Many gamblers of casinos have noticed a tendency – as soon as you start ‘rounding’ your balance to the next good-looking round figure, you start immediately lose and eventually lose all your money.
Why is it so – a player can’t stop after successful bonus game and winning big, and he or she surely must ‘make it round’?
There may be a few reasons
- Violation of balance homeostasis. The gambler feels that the balance equity is lost, he/she was underpaid/overpaid (if some huge amount went into his/her hands, for instance, x1.000 – which (s)he didn’t expect). For instance, a figure 11.032 doesn’t look pretty, and it must be rounded either to 10.000 or to 100.000. Our conscious starts whispering a gambler mockingly: “You deserve better, let’s play for a little while more, gotta take a risk to win another, to make the figure round so much that it wouldn’t be a shame to show it to the master of calligraphy.”
- Striving for beautiful numbers. People love the round, even, beautiful, smooth numbers that are put symmetrically. The scattered numbers (including Pi) aren’t too esthetically good-looking to the eyesight. Indeed, the balance like 31,415,926 doesn’t look too good.
- Unconscious desire to play more. It would seem to have a good figure for the withdrawal is a perfect chance to withdraw it. But that’s not so easy! Conscious of the gambler wants to play more and rationalizes this desire telling “Let’s round the balance, it doesn’t look so good!” As a result, the gambler is engaged in rounding the balance and the subconscious has fun playing more.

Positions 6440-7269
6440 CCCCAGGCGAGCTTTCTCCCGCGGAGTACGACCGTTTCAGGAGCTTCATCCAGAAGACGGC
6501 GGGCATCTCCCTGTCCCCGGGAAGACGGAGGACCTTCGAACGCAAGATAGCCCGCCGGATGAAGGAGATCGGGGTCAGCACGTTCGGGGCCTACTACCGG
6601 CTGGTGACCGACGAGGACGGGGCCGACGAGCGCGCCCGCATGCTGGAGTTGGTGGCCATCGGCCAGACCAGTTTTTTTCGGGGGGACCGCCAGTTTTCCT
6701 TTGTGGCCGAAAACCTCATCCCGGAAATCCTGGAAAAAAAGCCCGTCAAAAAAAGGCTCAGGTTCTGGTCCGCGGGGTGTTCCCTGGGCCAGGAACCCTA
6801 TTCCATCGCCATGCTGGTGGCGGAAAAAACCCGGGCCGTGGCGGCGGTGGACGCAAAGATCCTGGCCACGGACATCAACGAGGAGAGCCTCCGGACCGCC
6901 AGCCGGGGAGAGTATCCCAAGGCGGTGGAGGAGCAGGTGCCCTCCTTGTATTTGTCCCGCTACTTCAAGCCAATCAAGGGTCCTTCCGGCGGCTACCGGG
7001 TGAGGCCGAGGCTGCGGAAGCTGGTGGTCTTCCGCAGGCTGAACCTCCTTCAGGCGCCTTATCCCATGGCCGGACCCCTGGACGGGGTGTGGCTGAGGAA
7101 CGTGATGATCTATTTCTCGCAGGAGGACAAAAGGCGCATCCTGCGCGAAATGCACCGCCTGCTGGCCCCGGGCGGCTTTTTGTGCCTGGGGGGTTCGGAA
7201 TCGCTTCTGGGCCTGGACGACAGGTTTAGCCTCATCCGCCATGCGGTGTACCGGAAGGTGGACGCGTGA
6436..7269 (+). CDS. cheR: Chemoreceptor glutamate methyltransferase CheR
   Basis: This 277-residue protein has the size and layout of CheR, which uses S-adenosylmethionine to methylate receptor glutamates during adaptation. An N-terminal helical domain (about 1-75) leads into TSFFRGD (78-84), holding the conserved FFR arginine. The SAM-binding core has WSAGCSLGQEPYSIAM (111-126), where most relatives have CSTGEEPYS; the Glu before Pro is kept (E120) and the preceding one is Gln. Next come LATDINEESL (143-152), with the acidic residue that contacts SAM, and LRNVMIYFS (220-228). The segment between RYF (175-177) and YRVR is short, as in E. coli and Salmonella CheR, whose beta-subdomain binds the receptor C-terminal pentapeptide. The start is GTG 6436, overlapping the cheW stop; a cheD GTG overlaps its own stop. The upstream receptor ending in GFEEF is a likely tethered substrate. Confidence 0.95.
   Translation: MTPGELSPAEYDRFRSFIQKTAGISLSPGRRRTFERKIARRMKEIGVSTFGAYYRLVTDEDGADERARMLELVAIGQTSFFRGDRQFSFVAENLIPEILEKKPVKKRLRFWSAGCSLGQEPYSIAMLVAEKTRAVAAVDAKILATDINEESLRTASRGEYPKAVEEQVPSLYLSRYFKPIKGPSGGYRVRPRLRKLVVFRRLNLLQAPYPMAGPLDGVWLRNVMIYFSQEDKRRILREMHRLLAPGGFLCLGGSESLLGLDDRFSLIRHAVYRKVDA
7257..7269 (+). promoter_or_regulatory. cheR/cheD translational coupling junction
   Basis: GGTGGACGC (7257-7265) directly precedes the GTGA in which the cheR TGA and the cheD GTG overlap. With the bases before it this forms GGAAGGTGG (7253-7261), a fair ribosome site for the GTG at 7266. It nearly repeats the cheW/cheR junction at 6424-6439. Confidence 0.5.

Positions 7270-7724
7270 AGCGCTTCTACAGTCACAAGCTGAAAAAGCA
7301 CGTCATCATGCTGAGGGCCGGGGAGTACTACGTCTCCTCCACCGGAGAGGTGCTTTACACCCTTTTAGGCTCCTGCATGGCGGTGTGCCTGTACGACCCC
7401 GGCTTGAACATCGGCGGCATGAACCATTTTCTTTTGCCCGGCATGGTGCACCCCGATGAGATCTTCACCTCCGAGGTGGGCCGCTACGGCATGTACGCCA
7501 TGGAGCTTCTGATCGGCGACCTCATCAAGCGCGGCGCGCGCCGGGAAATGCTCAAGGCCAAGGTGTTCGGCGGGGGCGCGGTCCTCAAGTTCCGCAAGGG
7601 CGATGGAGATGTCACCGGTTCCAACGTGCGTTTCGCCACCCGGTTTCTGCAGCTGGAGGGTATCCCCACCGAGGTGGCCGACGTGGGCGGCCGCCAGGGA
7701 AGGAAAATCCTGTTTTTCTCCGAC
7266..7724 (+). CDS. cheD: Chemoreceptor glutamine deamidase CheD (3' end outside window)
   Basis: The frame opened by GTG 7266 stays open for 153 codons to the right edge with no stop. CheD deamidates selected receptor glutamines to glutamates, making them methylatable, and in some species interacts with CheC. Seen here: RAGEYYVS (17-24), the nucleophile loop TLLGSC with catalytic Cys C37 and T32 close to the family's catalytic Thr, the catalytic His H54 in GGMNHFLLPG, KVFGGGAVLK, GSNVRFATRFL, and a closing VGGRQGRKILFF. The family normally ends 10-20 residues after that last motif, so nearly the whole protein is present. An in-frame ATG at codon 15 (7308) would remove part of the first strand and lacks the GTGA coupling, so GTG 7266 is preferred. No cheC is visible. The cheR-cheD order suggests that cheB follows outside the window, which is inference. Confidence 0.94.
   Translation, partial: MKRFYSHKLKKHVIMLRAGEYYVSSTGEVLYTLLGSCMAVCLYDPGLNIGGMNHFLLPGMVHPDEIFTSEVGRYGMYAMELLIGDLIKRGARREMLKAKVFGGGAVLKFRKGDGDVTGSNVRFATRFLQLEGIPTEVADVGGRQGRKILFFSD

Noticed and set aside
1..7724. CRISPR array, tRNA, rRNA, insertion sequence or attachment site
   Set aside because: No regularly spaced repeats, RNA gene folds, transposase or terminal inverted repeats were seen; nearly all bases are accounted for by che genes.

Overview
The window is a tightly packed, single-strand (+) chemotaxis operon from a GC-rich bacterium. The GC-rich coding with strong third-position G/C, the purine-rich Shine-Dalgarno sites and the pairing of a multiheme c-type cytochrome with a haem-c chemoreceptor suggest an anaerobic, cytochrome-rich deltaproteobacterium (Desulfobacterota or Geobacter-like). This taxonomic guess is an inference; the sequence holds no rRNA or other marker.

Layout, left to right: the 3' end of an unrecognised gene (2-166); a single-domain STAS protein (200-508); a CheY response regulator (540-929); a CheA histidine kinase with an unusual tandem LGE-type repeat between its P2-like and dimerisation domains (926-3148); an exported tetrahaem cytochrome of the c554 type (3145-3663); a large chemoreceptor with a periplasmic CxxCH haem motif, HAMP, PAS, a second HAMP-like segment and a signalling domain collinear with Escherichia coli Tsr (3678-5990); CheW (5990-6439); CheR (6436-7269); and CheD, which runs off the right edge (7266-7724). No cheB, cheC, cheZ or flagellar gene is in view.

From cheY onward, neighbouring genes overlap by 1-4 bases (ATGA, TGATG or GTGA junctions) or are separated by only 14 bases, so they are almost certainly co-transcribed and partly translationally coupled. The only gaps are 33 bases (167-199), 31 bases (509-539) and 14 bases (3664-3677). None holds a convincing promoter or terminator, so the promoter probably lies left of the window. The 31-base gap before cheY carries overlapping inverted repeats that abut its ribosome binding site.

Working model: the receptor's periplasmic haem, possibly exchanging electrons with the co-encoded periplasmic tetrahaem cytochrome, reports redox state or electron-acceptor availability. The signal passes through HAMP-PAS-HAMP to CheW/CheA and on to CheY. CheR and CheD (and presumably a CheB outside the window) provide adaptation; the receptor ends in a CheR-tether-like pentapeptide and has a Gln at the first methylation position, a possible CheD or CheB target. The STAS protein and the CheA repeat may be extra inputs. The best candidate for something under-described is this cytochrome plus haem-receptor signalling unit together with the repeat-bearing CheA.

More often, people love to round the balance to the round figure, to have something more than a zero in front, and as more zeroes as possible after it, for instance, 5.000 or 7.770 and .so on.
The aspiration to zero resembles a Zen circle or an “Enso”.
Enso Hakuin Ekaku (1686-1769)
Enso is a Zen calligraphy symbol shaped as a circle that is done by a single move of the brush. The masters paint it in a way to prevent a brush from returning to the same place where it has started. Enso represents many symbols: “Universe”, “The nature of Buddha”, “True Essence”, “The nature of Reality” and so on. A synonym to Enso is a symbol of the full moon.
The gambler is a master of financial calligraphy and Buddha’s emptiness.
Starting rounding the balance, he or she comes to one – a zero, a symbol of limitlessness that is analogical to Zen’s Enso. Fullness and Emptiness combine together and the player feels that his/her mission is complete, receiving relieve.